Jim- he symbolizes the human and compassionate side of slaves in general. He also serves as a base to show what the humiliation and degradation of superior figures has decreased a man to.
The Grangerford vs. Shepherdson Feud- These entities symbolize the white southern aristocracy. They are very rich slave- owning people who hate each other for seemingly no good reason. They symbolize the easily persuaded masses ability to hate another group based off pre distinguished norms.
Significance of the Opening scene:
In the opening scene of Huckleberry Finn, Huck narrates an incident in which the Widow Douglas tries to “sivilize” him by teaching him about the story of Moses. Huck is still very innocent but is distinguished early on as a character that is pragmatic. In the confines of his perfect Christian upbringings, he doesn’t see the need for all these stories and helping others and going to the “good place” rather than the bad. Huck is very hell bent on finding the use for all the religion that they teach him and he is uneasily swayed he even said in the opening passage that he was willing to go to hell.
Significance of the Last Scene :
In the last scene it is revealed that Jim was free along and that tom sawyer knew this, but withheld so that he could have an adventure. This scene is parallel to the first state of Huck in this book because now Aunt Sally is trying to “sivilize’ him, he is the home and he is in the home of well –to-do white folks trying to find a new adventure. This scene exemplifies the childish tone of the book as the serious and complex issue ended being a game and Jim appears to be in a state of inferiority in the end as well.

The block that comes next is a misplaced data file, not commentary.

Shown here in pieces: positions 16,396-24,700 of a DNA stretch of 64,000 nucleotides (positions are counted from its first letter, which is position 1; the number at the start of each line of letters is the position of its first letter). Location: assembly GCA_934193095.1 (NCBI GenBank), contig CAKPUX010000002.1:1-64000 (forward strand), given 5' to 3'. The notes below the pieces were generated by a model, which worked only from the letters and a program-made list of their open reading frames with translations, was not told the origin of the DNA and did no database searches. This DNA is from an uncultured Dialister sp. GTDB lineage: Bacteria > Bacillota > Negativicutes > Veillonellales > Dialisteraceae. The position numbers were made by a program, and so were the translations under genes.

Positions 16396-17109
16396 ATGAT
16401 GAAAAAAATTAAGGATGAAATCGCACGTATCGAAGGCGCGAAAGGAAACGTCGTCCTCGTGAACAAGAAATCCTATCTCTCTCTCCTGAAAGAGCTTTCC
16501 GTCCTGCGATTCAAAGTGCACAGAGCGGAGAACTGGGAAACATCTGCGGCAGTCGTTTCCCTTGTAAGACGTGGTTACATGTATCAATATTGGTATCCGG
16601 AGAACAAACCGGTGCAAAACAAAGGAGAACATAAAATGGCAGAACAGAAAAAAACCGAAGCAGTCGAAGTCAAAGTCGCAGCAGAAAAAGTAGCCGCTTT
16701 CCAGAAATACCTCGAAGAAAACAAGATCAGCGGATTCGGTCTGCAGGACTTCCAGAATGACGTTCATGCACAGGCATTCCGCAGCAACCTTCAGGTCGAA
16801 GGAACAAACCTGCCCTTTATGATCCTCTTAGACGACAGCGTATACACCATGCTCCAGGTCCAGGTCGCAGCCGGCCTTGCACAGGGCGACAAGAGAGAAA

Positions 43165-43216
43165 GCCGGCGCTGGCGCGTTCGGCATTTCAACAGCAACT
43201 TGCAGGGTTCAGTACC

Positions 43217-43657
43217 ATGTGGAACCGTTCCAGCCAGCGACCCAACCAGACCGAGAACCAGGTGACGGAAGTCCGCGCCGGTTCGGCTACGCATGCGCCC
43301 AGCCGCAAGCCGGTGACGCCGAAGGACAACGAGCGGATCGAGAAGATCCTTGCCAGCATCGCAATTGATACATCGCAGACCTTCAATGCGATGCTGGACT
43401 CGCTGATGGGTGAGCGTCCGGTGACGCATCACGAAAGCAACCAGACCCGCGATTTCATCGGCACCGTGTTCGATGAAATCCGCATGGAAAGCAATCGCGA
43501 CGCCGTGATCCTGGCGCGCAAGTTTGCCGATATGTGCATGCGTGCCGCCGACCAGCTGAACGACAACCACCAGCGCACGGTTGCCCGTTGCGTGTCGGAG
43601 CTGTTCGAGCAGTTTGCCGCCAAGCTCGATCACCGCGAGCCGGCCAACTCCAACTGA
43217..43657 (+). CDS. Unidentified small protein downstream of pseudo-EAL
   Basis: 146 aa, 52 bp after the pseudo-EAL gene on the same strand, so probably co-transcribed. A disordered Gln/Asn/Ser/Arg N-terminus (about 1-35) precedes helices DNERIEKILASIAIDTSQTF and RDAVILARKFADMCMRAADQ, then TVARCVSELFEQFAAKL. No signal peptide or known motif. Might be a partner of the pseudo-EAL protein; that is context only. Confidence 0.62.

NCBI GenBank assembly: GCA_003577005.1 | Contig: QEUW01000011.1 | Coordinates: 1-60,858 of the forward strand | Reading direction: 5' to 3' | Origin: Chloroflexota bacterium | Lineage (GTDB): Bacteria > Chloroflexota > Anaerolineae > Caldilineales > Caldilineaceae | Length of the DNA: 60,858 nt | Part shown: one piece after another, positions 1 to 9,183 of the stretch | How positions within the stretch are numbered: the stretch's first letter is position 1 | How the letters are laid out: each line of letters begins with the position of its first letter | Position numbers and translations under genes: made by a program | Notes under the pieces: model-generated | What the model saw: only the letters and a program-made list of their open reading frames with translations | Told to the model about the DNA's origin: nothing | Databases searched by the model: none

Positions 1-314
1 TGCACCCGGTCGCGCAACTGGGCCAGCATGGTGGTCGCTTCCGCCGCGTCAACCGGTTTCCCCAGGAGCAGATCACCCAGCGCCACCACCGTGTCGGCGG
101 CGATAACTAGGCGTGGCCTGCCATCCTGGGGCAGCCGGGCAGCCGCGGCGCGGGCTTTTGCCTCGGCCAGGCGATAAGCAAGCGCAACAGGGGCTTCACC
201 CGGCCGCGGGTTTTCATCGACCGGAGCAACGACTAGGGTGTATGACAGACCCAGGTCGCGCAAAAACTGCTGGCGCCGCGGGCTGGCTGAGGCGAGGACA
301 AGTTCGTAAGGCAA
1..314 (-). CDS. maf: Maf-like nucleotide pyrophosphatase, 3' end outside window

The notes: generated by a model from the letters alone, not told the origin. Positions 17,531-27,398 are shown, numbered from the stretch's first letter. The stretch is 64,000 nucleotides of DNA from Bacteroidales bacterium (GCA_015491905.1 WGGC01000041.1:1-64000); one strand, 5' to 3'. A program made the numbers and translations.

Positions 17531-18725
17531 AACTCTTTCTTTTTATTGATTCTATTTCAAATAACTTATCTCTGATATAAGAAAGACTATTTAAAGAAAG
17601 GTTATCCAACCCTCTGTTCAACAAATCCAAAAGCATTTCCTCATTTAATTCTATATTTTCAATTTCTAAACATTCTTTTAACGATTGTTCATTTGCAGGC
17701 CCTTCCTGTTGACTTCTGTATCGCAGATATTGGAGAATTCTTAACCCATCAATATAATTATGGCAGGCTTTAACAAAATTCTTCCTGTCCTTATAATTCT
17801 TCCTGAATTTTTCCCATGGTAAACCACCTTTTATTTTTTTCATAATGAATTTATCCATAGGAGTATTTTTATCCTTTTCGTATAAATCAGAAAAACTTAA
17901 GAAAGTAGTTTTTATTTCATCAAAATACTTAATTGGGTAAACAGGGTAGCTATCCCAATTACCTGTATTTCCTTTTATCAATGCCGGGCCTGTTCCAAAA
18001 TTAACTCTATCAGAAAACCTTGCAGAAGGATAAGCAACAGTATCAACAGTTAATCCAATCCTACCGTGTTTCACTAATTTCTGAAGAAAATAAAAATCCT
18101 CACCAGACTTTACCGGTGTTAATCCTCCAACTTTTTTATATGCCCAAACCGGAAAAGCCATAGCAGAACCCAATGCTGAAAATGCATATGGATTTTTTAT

Possible Themes/ Topics of Discussion:
Racism/slavery- There is a common thread between the most of the acquaintances of Huck and that is the fact that all either own slaves or support slavery. Huck has never made a declaration against slavery but does support the freedom of one slave his friend, Jim. The evils of slavery and the normalcy of slavery are in direct conflict in this story. Even Huck does want to be seen as some abolitionist, yet he is not a supporter of it either. Racist attitude are not particularly hateful they just are the norms. There is one character Pap who spews hatred.
Morality/ Human conscience- Huck throughout the book constantly struggles between what is he thinks is convenient and what he genuinely considers to be right. Huck is one described as having a sound heart and deformed conscience (Twain). Twain juxtaposes Huck’s innocent outlook on life compared to his opinion formulated through the twisted view of life held by society. Huck wants Jim to be a free man but feels guilty for doing such a terrible thing to miss Watson.
Childhood Innocence- the entire novel is seen through the eyes of adolescence. Along with the complex themes, there is an ever-present childlike emotion. At the beginning of the book Twain introduces the scene where the boys have created the club to go about for an adventure. This book is centered around the desire for Huck to have and adventure and to discover his own moral compass. He finds himself debating whether he should not support Jim and further. This shows the powerful effect that the societal pressure can have on a young boy.